Comparison of Staples Versus Prolene Suture for Skin Closure at Cesarean Delivery

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Stanford University




Cesarean Section


Procedure: Staples
Procedure: Prolene non-absorbable sutures
Procedure: Absorbable Sutures

Study type


Funder types



Details and patient eligibility


Currently different materials are used to close the skin after a cesarean delivery, including absorbable suture, non-absorbable suture and staples. It is not known what is the best choice of material to close the skin after a cesarean section, but commonly staples or dissolvable suture is used. Recently plastic surgeons have found that non-dissolvable suture may have a better cosmetic outcome than staples. The investigators hope to learn if there is a difference in pain both at suture/staple removal and 6 weeks postoperatively between Prolene suture, Absorbable suture (monocryl or vicryl) or staples. The investigators also plan to look for differences in wound complications and patient satisfaction, as well as operating and removal times. This knowledge will be important in helping practitioners choose the closure technique at cesarean delivery.

Full description

Patients who meet inclusion criteria will be approached upon admission to Labor and Delivery. A study staff member will describe the study and offer participation. If a patient agrees to participate, she will sign research protocol and HIPAA consent forms and receive a copy of these forms. The patient's chart will be flagged, indicating that she is a study participant. The patient's prenatal care and labor and delivery will be managed by her physician per standard of care at the physician's discretion, including routine surgical preparation and procedures.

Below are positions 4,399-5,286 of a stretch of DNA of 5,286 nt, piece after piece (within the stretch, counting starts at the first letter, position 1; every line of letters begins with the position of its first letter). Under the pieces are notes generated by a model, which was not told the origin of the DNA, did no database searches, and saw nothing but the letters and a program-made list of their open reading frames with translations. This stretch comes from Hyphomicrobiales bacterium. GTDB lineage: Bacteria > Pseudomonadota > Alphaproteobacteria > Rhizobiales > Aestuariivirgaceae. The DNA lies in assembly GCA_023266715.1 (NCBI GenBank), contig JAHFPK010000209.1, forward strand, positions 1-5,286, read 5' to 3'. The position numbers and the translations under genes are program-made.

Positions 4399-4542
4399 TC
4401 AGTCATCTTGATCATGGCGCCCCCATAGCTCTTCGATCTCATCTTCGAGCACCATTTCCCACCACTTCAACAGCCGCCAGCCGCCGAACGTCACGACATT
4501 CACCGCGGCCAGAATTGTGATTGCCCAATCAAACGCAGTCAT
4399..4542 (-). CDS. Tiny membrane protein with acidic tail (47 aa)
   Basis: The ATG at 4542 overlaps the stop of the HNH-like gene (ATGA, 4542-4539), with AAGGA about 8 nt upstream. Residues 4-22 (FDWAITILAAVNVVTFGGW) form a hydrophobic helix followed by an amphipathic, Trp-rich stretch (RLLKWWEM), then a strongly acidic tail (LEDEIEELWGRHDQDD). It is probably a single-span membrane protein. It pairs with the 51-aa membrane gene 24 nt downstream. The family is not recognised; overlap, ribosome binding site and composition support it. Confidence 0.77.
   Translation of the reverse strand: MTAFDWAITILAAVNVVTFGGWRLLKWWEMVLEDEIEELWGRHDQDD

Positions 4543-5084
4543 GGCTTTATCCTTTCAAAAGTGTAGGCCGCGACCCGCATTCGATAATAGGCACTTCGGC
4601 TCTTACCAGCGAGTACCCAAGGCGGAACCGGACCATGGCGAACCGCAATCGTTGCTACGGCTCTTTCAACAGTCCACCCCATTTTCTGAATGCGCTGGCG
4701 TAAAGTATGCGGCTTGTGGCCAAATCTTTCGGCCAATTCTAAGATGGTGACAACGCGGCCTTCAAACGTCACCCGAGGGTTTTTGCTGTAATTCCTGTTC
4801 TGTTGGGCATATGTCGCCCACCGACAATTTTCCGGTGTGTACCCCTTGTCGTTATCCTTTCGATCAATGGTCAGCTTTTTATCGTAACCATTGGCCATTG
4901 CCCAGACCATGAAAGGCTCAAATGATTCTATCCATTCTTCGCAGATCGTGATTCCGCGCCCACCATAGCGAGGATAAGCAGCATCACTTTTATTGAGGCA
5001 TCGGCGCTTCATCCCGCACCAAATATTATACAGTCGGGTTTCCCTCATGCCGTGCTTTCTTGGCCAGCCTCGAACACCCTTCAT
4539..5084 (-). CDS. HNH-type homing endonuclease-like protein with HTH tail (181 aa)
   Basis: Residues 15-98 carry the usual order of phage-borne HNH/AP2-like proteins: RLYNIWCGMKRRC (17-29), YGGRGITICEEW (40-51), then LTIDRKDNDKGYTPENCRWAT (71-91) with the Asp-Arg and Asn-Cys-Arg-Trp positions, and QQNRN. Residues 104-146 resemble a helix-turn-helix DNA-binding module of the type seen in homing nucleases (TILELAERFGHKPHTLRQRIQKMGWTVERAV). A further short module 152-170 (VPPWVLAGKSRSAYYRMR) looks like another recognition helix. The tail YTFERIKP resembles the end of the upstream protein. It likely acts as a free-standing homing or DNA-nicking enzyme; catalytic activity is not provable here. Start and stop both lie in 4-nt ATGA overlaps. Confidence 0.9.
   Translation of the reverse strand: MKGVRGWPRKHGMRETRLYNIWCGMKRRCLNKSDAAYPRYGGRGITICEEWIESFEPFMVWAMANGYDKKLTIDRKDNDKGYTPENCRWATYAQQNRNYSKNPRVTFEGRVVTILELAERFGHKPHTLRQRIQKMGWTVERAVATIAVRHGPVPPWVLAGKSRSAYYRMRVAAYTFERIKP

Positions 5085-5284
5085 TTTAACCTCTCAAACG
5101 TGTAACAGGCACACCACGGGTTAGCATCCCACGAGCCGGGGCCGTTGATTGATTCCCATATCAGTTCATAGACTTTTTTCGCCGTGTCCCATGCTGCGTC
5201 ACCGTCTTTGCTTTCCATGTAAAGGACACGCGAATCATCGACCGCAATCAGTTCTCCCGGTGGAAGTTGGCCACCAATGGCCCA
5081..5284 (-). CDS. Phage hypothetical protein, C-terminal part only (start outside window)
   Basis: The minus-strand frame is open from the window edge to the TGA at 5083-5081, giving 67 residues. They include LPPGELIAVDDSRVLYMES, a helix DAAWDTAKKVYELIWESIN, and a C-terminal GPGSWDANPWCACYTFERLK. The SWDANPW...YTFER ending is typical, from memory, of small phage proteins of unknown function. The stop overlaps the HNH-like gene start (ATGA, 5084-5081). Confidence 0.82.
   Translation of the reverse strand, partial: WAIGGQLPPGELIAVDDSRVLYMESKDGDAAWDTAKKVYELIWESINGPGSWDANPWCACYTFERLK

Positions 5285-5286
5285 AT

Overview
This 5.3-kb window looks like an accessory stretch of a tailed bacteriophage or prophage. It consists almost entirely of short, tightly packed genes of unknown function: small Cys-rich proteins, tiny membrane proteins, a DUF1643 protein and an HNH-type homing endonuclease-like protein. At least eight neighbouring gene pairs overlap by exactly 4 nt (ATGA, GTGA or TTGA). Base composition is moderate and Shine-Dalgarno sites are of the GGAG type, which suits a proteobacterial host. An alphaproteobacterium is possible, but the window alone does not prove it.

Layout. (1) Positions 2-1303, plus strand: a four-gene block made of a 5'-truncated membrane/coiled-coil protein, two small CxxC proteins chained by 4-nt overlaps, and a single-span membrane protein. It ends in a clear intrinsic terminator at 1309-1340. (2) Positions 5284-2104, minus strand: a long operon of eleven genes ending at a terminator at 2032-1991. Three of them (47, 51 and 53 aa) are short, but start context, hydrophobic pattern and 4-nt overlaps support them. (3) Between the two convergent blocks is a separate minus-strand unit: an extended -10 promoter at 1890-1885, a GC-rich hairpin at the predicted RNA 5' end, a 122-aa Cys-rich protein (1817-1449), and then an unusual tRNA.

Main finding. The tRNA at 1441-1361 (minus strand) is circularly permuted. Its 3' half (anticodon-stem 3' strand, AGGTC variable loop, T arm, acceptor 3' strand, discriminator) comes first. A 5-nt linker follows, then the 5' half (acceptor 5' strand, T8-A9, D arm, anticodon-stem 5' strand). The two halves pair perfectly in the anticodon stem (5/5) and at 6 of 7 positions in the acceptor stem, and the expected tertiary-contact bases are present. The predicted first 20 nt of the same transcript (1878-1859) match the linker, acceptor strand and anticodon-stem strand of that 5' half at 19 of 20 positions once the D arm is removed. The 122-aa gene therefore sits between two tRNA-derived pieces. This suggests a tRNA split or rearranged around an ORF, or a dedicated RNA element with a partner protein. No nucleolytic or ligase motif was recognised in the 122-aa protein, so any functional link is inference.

When a participating patient is scheduled for a cesarean section, she will be randomized to Arm 1 (Staples) or Arm 2 (Prolene) or Arm 3 (Monocryl or Vicryl absorbable suture). She will be treated as per standard of care and her cesarean section performed per physician discretion. After the closure of the fascial layer, the surgeons will follow the same protocol for each study participant, including wound irrigation with warm sterile saline and reapproximation of the subcutaneous layer if greater than 2.0 cm in depth (per standard of care). The patient in Arm 1 will have skin closure with staples. The patient in Arm 2 will have skin closure with 2-0 Prolene in a subcuticular fashion. The patient in Arm 3 will have skin closure with monocryl or vicryl in the standard fashion. Patients in Arms 1 and 2 will have their closure material removed at the physician's discretion per the standard of care at post-operative day 3 or 4.

Pain level will be assessed on the first and third or fourth day after surgery and again at six weeks.


15 patients




18 to 55 years old


No Healthy Volunteers

Inclusion criteria

  • Pregnant women undergoing primary or repeat cesarean section
  • Maternal age greater than or equal to 18 years of age
  • Gestational age greater than or equal to 34 weeks
  • Elective and non-elective cesarean section

Exclusion criteria

  • Type 1 or Type 2 diabetes
  • BMI greater than 35
  • Pre-operative diagnosis of chorioamnionitis
  • History of drug or alcohol abuse
  • Contraindication to NSAIDs
  • Chronic pain diagnosis
  • Narcotic use prior to pregnancy
  • Maternal age less than 18 years of age
  • General anesthesia
  • Chorioamnionitis, clinical suspicion of chorioamnionitis, or risk factors for chorioamnionitis (membrane rupture greater than 18 hours, GBS positive status)
  • Vertical skin incision

Trial design

Primary purpose




Interventional model

Parallel Assignment


None (Open label)

15 participants in 3 patient groups

Active Comparator group
Use of staples for skin closure at cesarean section
Procedure: Staples
Prolene non-absorbable sutures
Active Comparator group
Use of Prolene non-absorbable sutures for skin closure at cesarean section
Procedure: Prolene non-absorbable sutures
Absorbable sutures
Active Comparator group
Use of absorbable sutures for skin closure at cesarean section; monocryl or vicryl.
Procedure: Absorbable Sutures

Trial contacts and locations



Data sourced from

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